The heterogeneity of findings from neuroimaging studies suggests that the amygdala might be differentially involved in different etiologies of antisocial behavior. This exemplifies the necessity of taking into account the whole spectrum of possible pathogenetic factors and developmental pathways if we are to develop a more complete understanding of antisocial behavior. Especially when it comes to developing targeted preventive or therapeutic interventions, it will be crucial to identify subgroups of at-risk individuals in whom different neurobiological mechanisms underlie antisocial behavior (5, 9). The Gao et al. study (3) is an important step toward this goal, as it identifies a biological marker that may help to identify subgroups with a distinct neurobiological profile even in early childhood. Clearly, the scope for changing behavior will be greatest in the early years because of the greater plasticity of the brain in childhood.

Is poor fear conditioning at age 3 likely to represent an innate trait? While this question cannot be answered with certainty, it is clear that a wealth of environmental influences can already have taken effect during the first 3 years and even in utero. Reduced fear conditioning in 3-year-olds may thus represent not just a genetic predisposition but rather the early manifestation of gene-environment interactions (9). The authors of the study aimed to minimize the chances that differences in fear conditioning were due to adverse environmental factors by matching the two groups for social adversity. However, some important issues were not systematically assessed and may have gone unnoticed, such as differences in nutrition, parenting style, and maternal stress during infancy. The latter is indeed associated with behavioral problems later in childhood, as shown in another carefully conducted longitudinal study published in this issue (10).

There are a number of caveats when it comes to drawing conclusions from and considering the potential consequences of findings such as those reported by Gao et al. First, there is a tendency, not only among scientific laypersons, to mistake neurobiological findings for evidence of a fateful and unchangeable condition. It is of the utmost importance that this view be acknowledged as wrong. One of the most stupendous characteristics of the nervous system is its plasticity, and neurobiological measures thus often represent little more than a snapshot at one stage in development. Just as longitudinal assessment of behavior elucidates developmental pathways to psychological problems (10), longitudinal studies of neurobiological factors could help us better understand their contribution to long-term behavioral outcome. Second, while poor fear conditioning can be seen as a predisposing factor for criminal behavior, it can by no means be used to predict future behavior. Such markers can only be applied at the group level and are far from being selective or specific enough to be used as diagnostic or screening tools in individuals. Finally, crime is a multifaceted behavioral outcome of complex interactions among multiple biological and environmental factors and cannot possibly be explained by a single neurobiological factor such as fear conditioning.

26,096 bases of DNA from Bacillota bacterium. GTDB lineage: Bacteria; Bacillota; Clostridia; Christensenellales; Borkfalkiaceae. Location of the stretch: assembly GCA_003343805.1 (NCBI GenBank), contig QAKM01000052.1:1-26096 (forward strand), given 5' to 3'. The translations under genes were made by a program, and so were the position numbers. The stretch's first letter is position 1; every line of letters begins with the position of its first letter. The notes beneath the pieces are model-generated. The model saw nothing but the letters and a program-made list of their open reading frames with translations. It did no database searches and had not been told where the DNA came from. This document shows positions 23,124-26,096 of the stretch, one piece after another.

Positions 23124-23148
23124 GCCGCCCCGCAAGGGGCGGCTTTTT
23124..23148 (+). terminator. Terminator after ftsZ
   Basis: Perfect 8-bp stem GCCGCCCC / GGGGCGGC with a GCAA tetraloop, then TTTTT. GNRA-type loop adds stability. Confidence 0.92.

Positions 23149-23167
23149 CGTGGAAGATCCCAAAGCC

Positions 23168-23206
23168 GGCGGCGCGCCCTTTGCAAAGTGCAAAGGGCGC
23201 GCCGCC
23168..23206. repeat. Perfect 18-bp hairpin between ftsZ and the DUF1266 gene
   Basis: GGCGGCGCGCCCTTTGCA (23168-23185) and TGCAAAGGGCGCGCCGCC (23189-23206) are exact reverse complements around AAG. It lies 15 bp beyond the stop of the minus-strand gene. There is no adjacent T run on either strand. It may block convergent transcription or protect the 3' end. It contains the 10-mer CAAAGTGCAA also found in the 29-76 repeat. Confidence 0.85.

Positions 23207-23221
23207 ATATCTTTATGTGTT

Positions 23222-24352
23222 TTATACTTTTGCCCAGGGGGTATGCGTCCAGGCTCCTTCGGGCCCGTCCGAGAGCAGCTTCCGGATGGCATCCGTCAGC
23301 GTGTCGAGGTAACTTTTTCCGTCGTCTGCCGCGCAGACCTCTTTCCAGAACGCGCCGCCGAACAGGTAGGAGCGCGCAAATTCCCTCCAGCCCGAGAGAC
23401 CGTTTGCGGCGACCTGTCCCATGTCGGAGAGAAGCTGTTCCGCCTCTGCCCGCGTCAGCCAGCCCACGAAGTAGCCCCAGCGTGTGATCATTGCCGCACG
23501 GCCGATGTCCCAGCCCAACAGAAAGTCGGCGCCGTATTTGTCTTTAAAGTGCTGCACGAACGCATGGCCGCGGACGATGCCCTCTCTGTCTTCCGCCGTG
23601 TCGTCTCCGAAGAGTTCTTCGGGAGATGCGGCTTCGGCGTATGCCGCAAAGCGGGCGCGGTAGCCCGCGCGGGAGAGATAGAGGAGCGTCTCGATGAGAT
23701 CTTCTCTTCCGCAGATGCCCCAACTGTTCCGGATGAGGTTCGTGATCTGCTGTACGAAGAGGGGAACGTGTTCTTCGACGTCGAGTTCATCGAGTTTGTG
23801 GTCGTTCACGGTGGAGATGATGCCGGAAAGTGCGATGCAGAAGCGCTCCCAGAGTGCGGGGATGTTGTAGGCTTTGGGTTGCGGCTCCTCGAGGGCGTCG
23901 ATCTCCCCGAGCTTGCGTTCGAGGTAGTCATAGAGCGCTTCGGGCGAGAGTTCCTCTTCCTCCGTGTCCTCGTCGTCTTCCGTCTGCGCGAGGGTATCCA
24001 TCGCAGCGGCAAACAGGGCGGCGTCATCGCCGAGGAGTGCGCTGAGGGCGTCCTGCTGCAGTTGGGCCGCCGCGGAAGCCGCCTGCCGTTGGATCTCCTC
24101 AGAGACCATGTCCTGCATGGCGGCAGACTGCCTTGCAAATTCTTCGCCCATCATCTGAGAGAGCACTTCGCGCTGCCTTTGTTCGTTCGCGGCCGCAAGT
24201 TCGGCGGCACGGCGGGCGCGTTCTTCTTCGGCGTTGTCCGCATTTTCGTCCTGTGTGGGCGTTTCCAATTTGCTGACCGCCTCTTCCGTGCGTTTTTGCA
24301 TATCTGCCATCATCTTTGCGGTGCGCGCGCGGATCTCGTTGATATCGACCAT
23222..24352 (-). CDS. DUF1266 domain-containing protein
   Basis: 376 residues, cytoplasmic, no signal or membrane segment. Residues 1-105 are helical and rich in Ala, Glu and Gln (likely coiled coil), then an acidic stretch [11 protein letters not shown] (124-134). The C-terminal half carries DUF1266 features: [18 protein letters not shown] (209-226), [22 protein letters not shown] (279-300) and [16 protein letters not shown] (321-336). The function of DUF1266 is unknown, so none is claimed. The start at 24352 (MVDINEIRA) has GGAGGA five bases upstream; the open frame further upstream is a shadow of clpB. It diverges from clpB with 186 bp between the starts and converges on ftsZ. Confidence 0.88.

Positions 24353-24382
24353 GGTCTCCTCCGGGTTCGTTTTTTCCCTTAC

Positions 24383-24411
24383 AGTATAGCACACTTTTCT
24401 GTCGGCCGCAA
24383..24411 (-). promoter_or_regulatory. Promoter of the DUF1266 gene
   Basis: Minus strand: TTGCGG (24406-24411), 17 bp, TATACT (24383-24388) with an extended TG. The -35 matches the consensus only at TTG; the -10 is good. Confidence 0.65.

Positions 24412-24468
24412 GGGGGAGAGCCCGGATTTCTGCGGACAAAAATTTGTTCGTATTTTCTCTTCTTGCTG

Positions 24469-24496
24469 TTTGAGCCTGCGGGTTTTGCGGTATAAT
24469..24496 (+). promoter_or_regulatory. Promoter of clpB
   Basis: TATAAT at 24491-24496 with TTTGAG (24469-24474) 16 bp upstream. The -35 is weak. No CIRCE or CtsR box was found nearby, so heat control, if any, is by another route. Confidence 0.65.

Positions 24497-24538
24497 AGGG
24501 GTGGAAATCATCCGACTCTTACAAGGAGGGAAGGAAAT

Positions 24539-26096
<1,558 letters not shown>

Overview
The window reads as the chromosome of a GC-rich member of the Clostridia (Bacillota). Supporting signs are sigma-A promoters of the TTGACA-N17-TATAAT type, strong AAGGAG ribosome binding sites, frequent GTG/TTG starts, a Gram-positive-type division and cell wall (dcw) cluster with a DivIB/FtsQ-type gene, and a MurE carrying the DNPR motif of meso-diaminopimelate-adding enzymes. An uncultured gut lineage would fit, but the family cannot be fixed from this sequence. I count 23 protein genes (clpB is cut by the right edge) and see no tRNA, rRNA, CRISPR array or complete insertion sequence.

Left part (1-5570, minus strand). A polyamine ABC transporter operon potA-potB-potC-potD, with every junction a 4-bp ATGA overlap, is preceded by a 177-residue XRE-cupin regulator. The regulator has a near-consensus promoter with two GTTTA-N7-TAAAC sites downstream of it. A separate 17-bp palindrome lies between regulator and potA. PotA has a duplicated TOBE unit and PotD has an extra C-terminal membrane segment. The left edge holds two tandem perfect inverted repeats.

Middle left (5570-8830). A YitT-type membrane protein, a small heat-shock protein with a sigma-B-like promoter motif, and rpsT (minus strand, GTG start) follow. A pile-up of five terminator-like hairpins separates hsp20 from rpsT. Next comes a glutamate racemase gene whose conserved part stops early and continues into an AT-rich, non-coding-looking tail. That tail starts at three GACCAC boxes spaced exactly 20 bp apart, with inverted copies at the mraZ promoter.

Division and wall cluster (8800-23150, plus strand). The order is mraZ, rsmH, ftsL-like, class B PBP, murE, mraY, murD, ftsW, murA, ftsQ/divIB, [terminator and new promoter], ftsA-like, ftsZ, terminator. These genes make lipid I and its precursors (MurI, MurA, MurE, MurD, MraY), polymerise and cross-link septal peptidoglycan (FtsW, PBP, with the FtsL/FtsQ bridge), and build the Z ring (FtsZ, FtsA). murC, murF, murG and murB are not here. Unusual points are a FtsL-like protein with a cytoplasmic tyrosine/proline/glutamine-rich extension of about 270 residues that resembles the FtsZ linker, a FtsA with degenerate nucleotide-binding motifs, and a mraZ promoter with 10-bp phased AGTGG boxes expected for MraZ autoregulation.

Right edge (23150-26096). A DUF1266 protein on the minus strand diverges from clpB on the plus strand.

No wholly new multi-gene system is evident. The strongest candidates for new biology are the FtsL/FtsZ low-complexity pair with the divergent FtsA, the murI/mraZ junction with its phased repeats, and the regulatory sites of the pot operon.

If not handled with great caution, neurobiological markers can easily be misused to stigmatize individuals who are perceived as a potential threat to society. With the increasing availability of data that help us prevent, diagnose, and treat antisocial behavior early in life, we also need a public debate on how to use this information and, even more important, how to avoid its misuse. Neurobiological research offers a great chance to further our understanding of antisocial and criminal behavior. This understanding should be used to benefit those children who are at greatest risk for a criminal career and to design interventions that are tailored to their needs.

Dressing  H;  Sartorius  A;  Meyer-Lindenberg  A:  Implications of fMRI and genetics for the law and the routine practice of forensic psychiatry.  Neurocase 2008; 14:7—14
[CrossRef] | [PubMed]
 
Sterzer  P;  Stadler  C:  Neuroimaging of aggressive and violent behaviour in children and adolescents.  Front Behav Neurosci 2009; 3:1—8
[CrossRef] | [PubMed]
 
Gao  Y;  Raine  A;  Venables  PH;  Dawson  ME;  Mednick  SA:  Association of poor childhood fear conditioning and adult crime.  Am J Psychiatry 2010; 167:56—60
[CrossRef] | [PubMed]